As the situation developed, the next step was the evacuation of the dependants of diplomatic staff and non-essential personnel, with 10 being exfiltrated from Tunis and 90 from Cairo. At this point, the FCO issued a notice that all British travellers on “non-essential travel” should return to the UK, and – following the cancellation of multiple commercial flights – eventually chartered evacuation flights to assist citizens who had been unable to leave via commercial routes. In this example, the British government was relatively well prepared to evacuate diplomatic staff and expatriates, having learned important lessons in Libya. For tourists, who comprised the largest portion of the evacuees, this was a more complex matter, as their presence in-country needed to be identified, validated, and contact with the FCO needed to be established. Many tourists were reluctant to engage with the Embassy and FCO, fearing their vacations would be cut short.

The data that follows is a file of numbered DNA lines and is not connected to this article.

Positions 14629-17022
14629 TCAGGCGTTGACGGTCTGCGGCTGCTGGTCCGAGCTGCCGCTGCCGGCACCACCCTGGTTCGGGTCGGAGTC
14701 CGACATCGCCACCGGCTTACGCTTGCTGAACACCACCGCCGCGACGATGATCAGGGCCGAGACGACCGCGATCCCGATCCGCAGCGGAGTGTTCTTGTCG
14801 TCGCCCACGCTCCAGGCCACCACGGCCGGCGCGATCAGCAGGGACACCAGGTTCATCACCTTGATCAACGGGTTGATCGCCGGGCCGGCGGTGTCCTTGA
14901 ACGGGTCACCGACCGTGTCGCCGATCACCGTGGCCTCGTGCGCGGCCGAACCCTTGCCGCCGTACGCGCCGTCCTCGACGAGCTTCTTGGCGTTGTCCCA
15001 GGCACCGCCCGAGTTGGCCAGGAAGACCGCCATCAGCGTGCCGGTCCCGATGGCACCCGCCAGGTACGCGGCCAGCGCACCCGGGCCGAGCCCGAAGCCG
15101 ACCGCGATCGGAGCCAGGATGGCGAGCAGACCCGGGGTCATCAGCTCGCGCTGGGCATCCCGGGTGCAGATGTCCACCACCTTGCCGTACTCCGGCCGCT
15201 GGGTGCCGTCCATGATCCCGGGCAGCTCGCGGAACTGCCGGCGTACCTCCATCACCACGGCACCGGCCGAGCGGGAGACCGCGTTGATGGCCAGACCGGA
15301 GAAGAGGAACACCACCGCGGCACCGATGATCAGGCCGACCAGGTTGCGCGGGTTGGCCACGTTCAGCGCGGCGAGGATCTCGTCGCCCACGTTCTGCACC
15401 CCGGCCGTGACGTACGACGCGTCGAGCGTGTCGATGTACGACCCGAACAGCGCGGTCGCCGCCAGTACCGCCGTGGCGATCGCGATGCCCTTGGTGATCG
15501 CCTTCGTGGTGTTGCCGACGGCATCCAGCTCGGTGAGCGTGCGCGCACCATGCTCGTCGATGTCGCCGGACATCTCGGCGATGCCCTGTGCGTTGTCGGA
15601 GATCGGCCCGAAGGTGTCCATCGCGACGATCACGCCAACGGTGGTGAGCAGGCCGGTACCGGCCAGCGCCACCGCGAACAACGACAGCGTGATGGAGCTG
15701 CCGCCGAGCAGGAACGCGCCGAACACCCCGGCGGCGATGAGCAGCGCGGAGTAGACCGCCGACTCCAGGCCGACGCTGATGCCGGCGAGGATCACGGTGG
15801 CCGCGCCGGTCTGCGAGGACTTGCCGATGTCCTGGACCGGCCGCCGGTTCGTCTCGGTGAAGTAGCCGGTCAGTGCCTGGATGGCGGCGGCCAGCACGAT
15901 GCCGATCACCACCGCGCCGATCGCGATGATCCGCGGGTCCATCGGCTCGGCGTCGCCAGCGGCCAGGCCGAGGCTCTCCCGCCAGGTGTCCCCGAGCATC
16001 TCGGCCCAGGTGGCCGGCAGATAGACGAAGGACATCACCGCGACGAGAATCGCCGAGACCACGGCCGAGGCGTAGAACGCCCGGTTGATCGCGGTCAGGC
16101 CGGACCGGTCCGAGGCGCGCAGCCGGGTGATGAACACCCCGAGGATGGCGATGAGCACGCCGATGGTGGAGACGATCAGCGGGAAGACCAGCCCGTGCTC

Despite the relative success of the Arab Spring repatriation operations, key lessons were still learned. Most notably, the government struggled to secure sufficient charter capacity to evacuate diplomatic staff and citizens in a timely manner, given the context of civil unrest engulfing multiple nations simultaneously. Landing options at the most heavily-used airports such as Cairo International were also difficult to secure, as multiple nations sought to get their staff and citizens out first. Locating citizens also proved problematic, as no option was socialised at the time for tourists and business travellers to register their presence in the region ahead of time, such as that offered to the expatriate community.